“When we see someone we don’t know, we stop and visit,” said Mark King of Bardwell, Ky.
I had found a remote road by the Mississippi River in Kentucky. A boat launch offered a place to hang my hammock for a brief afternoon nap. And even though my knots gave out twice and I landed with a thud onto the hard ground, I still was able to catch a few winks.
King pulled up on his three-wheeler. Sitting on his lap was his dachshund, Charlie.
Charlie jumped off the three-wheeler, with his tail wagging, to give me a Kentucky greeting.
“You see, we pretty much know everyone who comes down here. That’s why we wave at everyone; it’s just that way here. And if we don’t know them, by the time we’re done visiting, they are no longer strangers,” King said.
King worked at a local concrete plant and also had his pilot’s license. After a long day at work, he said his favorite place to spend time is the Mississippi River.
I told him about how people wave at you in Nebraska when driving down country roads.
“You see, people up in Nebraska are just like us. You just talk faster. We tend not to be in such a rush,” King replied.
He told me to stop in Columbus, Ky. “It’s a special Civil War location,” King said, waving goodbye.
Columbus is the oldest town in Kentucky's Jackson Purchase. President Andrew Jackson bought the land from the Chickasaw Indians. It was first settled on the Mississippi floodplain in 1804.
It was quickly getting to the end of the day as I drove into Columbus.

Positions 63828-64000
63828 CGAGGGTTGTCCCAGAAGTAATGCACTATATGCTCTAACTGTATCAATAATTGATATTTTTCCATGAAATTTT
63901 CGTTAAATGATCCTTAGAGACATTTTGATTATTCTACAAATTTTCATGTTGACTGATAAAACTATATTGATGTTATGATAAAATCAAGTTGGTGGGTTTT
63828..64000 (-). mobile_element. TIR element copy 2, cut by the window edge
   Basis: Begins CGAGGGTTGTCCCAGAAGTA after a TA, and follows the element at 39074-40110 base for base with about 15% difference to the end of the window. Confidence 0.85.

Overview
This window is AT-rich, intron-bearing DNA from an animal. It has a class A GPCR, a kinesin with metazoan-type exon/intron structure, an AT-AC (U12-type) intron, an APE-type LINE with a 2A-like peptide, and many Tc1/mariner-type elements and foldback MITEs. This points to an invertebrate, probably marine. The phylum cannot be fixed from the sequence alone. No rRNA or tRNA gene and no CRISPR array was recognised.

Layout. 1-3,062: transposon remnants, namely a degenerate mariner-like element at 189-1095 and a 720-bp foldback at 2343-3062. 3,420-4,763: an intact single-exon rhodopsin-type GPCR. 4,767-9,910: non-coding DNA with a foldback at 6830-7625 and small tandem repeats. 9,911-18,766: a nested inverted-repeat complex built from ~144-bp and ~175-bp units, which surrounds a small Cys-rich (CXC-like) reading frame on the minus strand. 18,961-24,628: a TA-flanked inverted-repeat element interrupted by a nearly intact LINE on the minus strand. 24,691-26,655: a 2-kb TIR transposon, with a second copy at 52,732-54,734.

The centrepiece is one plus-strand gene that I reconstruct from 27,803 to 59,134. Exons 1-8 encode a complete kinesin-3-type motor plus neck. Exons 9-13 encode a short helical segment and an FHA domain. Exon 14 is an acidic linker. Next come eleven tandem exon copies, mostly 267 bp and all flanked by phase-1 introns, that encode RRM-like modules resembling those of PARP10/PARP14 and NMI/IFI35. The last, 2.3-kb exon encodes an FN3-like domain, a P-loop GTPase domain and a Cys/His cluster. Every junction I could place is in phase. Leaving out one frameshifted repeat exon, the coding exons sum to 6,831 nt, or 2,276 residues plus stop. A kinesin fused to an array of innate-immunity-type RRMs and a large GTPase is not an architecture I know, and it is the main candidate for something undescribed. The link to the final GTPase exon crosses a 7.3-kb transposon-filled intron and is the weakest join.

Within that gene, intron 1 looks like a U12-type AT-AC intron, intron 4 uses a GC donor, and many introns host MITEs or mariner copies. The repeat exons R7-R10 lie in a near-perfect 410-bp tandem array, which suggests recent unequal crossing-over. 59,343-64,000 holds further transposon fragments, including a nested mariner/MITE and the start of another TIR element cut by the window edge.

My Civil War knowledge is rusty at best. But, one event did stick with me. It was when Confederate General Leonidas Polk had a massive chain stretched across the Mississippi River to Belmont, Mo. It was to block the passage of Union gunboats and supply vessels. The idea was to blast them out of the water as they got hung up in the chain.
How do you drag a heavy chain across the river?
This question entered my mind as I picked up just one heavy link. The chain is estimated to have been over a mile long before flooding and erosion destroyed part of it. At the end of the chain is an anchor that weighs between four and six tons.
A 1925 landslide revealed a chunk of the chain and the large anchor lost during the war. It’s now on display at the Columbus-Belmont State Park.
A groundskeeper for the park pulled up in a pickup truck. I asked him about a place to sleep.
“You have to go all the way to Union City, Tenn., just across the border,” he replied.
“What brings you to Columbus?”
I responded that I was learning about the Civil War and the Mississippi River so I could share information with students.
“That’s cool. Here, I have something for you,” he said. From a plastic Advil bottle, he removed a Civil War slug.
“Here, show them this. Over 250,000 Civil War soldiers passed through this area. I tend to find some of these after a rain. Good luck and enjoy your time in Kentucky,” he replied before driving away.
Another Civil War artifact that intrigued me was a steamboat converted into a river battleship. Near Vicksburg, the Union ironclad gunboat U.S.S. Cairo hit a mine in the river placed by the Confederates, sinking it in 12 minutes. For years it was hidden and forgotten, held captive by the river and the sediment covering it.
In 1956, it was found again. After years of work, the boat was raised from the river and put on display in a museum at Vicksburg National Military Park.
Vicksburg to Port Hudson on the Mississippi River was the hinge that connected the western Confederate states to eastern states. After long sieges, both eventually surrendered to the Union forces. When they fell in 1863, the Confederates were split in two by the Mississippi River. Two long and bloody years later with 600,000 dead soldiers, the Civil War ended.
For some, the Civil War is not over. For the South, it wasn’t about slavery; it was about a state’s rights versus the power of the federal government.